Still, had he not come out he probably would've been drafted by some team before the 7th round. Why was he not? Because football squads are large, and there's a certain macho mindset that can't be completely controlled, just as in the military which struggles with gay and sexual harassment/assault issues. If the entire coaching staff and 95 percent of the players were fine with having a gay teammate, that 5 percent could still create plenty of trouble that could detract from the team's effort to make the playoffs and then win a championship. And what if Sam turns out to be a bit of a diva, giving interviews in the press about the problems that gays face in football and society? That was too much of a risk for every team in the league except one.

Re: Yes (Score: 0)

by Anonymous Coward on 2014-05-12 12:26 (#1H5)

And what if Sam turns out to be a bit of a diva, giving interviews in the press about the problems that gays face in football and society?

How about we stick to interviewing him about his football plays and the game? I don't see the media mentioning sexual orientation when they interview straight players. Nobody straight gets asked if they feel comfortable getting changed or showering in front of 40 other dudes whose testosterone levels are off the charts.

If gays wanted true equality, they'd put a stop to any questioning that brings up their sexuality. They would want to be treated the same way as straight people, by being judged by their merits alone, without sexual orientation clouding said judgement. Instead, most keep the gay card visible when they are judged on their skills or merits, so they can scream "discrimination!" when things don't go their way.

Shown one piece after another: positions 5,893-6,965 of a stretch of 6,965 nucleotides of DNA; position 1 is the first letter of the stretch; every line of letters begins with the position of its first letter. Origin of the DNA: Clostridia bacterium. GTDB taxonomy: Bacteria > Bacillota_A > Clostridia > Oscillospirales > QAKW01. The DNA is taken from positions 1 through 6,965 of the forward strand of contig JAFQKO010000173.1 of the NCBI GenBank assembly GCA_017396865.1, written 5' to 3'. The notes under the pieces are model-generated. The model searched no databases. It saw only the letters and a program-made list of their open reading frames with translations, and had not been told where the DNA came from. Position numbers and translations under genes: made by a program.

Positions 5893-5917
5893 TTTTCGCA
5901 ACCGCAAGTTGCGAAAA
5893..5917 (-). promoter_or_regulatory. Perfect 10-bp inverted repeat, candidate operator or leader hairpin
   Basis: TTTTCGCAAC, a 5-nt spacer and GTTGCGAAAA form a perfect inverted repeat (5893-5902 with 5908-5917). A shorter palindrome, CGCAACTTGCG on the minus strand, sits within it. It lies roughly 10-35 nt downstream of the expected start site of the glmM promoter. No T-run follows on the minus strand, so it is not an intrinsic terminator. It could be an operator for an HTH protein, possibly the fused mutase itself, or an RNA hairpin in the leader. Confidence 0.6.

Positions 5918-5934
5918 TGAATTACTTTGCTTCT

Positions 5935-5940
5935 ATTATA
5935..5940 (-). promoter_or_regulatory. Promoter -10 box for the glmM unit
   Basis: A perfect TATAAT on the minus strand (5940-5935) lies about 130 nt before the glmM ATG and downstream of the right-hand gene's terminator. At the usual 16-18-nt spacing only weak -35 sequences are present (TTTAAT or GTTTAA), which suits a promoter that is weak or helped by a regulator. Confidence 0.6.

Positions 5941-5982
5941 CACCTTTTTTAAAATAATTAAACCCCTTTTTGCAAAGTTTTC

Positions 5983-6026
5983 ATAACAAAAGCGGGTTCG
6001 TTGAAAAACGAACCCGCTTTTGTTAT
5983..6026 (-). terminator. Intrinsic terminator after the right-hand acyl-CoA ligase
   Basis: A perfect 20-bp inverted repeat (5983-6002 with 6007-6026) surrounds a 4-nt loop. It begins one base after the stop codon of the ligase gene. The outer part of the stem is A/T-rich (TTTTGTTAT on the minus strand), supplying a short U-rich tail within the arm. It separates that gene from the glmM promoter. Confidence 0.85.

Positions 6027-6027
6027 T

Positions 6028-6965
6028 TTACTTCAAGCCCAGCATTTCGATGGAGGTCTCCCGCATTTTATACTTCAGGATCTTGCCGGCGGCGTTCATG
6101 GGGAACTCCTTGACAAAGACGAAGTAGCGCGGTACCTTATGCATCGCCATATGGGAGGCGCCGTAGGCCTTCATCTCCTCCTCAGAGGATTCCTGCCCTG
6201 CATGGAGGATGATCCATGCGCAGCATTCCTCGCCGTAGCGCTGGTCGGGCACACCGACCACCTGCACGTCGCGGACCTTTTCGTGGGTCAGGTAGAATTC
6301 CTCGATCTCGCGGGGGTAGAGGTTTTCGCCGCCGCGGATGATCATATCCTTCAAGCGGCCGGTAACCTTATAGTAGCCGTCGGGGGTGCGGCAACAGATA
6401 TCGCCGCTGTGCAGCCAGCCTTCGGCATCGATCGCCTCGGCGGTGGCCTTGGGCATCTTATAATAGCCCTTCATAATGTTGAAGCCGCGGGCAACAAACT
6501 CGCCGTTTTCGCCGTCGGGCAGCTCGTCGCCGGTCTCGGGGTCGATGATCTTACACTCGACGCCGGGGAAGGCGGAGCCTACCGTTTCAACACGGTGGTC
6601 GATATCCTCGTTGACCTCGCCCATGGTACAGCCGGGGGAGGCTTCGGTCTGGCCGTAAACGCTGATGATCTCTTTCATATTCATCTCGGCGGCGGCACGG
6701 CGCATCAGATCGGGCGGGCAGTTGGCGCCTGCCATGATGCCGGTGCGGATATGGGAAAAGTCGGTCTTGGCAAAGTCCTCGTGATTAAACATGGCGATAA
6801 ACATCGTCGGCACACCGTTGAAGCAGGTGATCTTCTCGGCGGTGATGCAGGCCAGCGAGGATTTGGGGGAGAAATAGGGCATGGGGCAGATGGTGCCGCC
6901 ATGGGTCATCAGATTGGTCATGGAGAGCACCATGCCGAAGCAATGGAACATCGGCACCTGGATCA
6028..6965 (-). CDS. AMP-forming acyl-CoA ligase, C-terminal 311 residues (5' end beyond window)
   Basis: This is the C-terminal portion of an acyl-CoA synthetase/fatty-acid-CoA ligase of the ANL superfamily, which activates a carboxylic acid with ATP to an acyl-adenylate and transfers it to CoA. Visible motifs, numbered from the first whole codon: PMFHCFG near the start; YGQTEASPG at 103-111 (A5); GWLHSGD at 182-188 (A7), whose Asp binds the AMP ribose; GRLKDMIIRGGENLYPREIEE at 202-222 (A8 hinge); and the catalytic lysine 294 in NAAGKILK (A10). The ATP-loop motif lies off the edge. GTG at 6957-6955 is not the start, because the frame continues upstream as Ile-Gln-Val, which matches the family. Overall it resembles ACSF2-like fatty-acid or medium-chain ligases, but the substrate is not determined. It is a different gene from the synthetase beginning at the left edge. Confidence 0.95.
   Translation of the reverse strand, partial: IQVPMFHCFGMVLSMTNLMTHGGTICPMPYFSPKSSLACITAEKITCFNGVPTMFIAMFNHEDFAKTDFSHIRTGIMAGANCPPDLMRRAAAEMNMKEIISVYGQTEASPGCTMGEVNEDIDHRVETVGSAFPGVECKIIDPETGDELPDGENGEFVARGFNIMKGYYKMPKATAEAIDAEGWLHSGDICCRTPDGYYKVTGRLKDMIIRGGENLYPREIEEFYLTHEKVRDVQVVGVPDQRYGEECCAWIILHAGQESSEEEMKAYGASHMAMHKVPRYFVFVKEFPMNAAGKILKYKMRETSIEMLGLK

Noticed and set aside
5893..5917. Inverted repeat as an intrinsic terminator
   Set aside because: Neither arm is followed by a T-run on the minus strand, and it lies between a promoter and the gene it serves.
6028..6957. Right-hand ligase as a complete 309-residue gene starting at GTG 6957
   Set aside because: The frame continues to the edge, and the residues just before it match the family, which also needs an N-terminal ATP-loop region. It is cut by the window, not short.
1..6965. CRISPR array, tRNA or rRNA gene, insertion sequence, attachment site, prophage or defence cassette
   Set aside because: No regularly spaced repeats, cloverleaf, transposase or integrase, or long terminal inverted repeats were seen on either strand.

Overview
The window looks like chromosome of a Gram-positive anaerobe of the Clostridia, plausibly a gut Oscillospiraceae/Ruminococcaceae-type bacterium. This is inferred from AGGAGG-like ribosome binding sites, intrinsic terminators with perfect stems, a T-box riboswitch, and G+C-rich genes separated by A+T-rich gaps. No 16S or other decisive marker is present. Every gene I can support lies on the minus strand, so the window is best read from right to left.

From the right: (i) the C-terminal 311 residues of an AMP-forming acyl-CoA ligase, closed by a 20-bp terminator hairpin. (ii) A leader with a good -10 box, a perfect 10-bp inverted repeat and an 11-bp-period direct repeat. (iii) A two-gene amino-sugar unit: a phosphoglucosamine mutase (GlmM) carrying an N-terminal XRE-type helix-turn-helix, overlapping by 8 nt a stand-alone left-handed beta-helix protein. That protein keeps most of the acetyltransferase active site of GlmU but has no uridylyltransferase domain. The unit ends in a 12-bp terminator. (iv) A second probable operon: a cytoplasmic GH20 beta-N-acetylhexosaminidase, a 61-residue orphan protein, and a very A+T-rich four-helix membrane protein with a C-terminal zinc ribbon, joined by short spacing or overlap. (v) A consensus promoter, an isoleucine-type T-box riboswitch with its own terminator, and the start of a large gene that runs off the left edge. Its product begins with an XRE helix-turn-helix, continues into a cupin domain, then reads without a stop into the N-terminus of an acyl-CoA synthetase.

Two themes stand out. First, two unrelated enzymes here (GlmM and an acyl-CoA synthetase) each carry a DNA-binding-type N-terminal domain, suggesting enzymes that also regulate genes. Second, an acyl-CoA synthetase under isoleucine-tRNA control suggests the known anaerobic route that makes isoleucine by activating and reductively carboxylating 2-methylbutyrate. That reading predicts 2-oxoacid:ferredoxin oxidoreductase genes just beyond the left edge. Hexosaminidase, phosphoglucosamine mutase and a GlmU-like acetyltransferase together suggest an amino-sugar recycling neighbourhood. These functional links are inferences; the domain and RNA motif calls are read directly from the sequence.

So let's stick to judging Sam's football abilities. How fast can he run 40 yards? How many tackles did he have? How many fumble recoveries? Pick a bunch of stats, compare them to the his team or the NFL average, and you'll get a true measure of a player. Leave the sexual orientation out of it.

Re: Yes (Score: 1)

by on 2014-05-13 18:21 (#1JM)

The problem is that nowadays TV sports reporting (such as I know it, which is a whisker-thin slice - basically only Formula 1) seems to be more concerned about how people *feel* about their victory or second place, and not about the technical aspects of the event itself. They don't want sport for sportos/stattos/fans - they want sport dumbed-down and emotived-up for the huge bottom layer of the pyramid. Blame marketeers. (And you may read into that sentence the obligatory Hicksian "... who should kill themselves".)

So gays have no hope in that jungle. It's going to be "did you carry an extra pack of pink frilly hankies with you, in case a hard tackle made you cry?" all the freaking way, at least on some channels, and it's going to suck for *everyone*.

This is one reason I like sports "personalities" like Kimi Raikkonen (on a keyboard with no diacriticals, pretend they're there, please). If someone asks a stupid question, he'll give the shortest dismissive answer which almost always makes the interview look stupid. And of course, Kimi was a big fan of James Hunt who had his moments too:

Re: Yes (Score: 2, Interesting)

by on 2014-05-12 12:50 (#1H6)

Totally have to agree with you.

This could be great for the NFL *if* Sam gets along well in his career. If he hits any roadblocks or anyone mistreats him, because he's gay or not, it'll boil down to he's gay. I don't want to discount that there are going to be bigots and dickheads who will harass him because he's gay, but really it's not going to matter if that's the real reason or not.

By drafting him the Rams may have delayed people screaming the NFL is discriminatory, for now, but there's no doubt the first time Sam fails to preform or talks about his difficulties adjusting there's going to be ten times the commotion. That said, hopefully I'm wrong and we can take this as an all round victory.